• Ratings on a zero to 10 Likert scale of the amount of horror they experienced during the abuse, and how much they suffered from the abuse.

Researchers categorized participants as abused or non-abused according to reported histories of abuse. PTSD was assessed only among abused participants using the Traumatic Event Scale (Wijma, et al, 1997).

Participants' responses were analyzed in light of researchers' hypotheses. Findings were considered significant only if statistical analyses demonstrated a less than 5% probability that the result was from chance (p<.05).

What did the study find?

Prevalence of abuse among Linkoping patients

Twenty-six percent (171) of the 649 participants reported experiencing sexual or physical abuse at some time in their lives.

  1. 20.6% of all participants had experienced physical abuse
    • 16.9% childhood physical abuse
    • 7.9% adult physical abuse
  2. 15.2% of all participants had experienced sexual abuse
    • 11.6% childhood sexual abuse
    • 6.5% adult sexual assault

Prevalence of PTSD among Linkoping patients who had histories of abuse

Only patients with abuse histories were evaluated for PTSD in this study. Of those with abuse histories, 17% met DSM-IV criteria for PTSD.

Relationship between PTSD and abuse histories

  • Sexual and physical abuse in childhood, and experiences of abuse in both childhood and adulthood was related to PTSD among participants. Abuse in adulthood alone was not related to PTSD.
  • Participants with higher amounts of abuse had significantly higher TES scores.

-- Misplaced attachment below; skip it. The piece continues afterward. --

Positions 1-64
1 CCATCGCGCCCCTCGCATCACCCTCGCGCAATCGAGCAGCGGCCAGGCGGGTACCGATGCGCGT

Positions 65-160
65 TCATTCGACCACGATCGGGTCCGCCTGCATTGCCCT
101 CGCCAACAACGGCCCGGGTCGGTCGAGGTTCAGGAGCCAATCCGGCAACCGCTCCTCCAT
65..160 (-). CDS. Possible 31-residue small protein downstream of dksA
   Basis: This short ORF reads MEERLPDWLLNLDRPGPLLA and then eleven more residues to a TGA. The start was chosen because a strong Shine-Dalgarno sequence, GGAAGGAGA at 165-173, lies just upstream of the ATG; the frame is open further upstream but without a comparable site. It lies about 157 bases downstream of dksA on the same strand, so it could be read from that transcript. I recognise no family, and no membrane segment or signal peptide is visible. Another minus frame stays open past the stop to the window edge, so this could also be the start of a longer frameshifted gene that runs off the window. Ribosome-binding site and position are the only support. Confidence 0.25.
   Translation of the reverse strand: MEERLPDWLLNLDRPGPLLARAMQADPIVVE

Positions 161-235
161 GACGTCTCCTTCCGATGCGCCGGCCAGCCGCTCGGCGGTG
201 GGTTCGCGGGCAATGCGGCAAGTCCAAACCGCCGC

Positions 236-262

• Participants with PTSD reported significantly more sense of horror and more suffering related to abuse than those without PTSD reported.

PTSD and abuse histories' affect on patients' use and perceptions of medical care at the Linkoping OB/GYN clinic

  • Patients with PTSD reported more physician visits than those without PTSD and than patients who did not have abuse histories.
  • Patients diagnosed with PTSD were significantly less satisfied with their physician during their last clinic visit than patients without PTSD. However, PTSD made no difference in how satisfied they felt with their experiences with other medical staff.
  • Patients with PTSD rated their last clinic visit as significantly less helpful than patients without PTSD, who in turn reported feeling less helped than non-abused patients reported.

What are the study's implications?

OB/GYN patients who also have PTSD resulting from abuse are complex cases to treat. To the extent that the present study is generalizable, it suggests that good practice for OB/GYN clinics would be to explore and consider patients' abuse histories when planning treatment, and to keep in mind that patients with abuse histories could also be suffering from PTSD.

Reviewed by Priscilla Schulz, LCSW Center for Trauma Recovery University of Missouri St. Louis
January 30, 2001

Feedback Join Us Site Map VAWPrevention Home
  National Violence Against Women Prevention Research Center © Copyright 2000
(843) 792-2945/telephone       (843)  792-3388/fax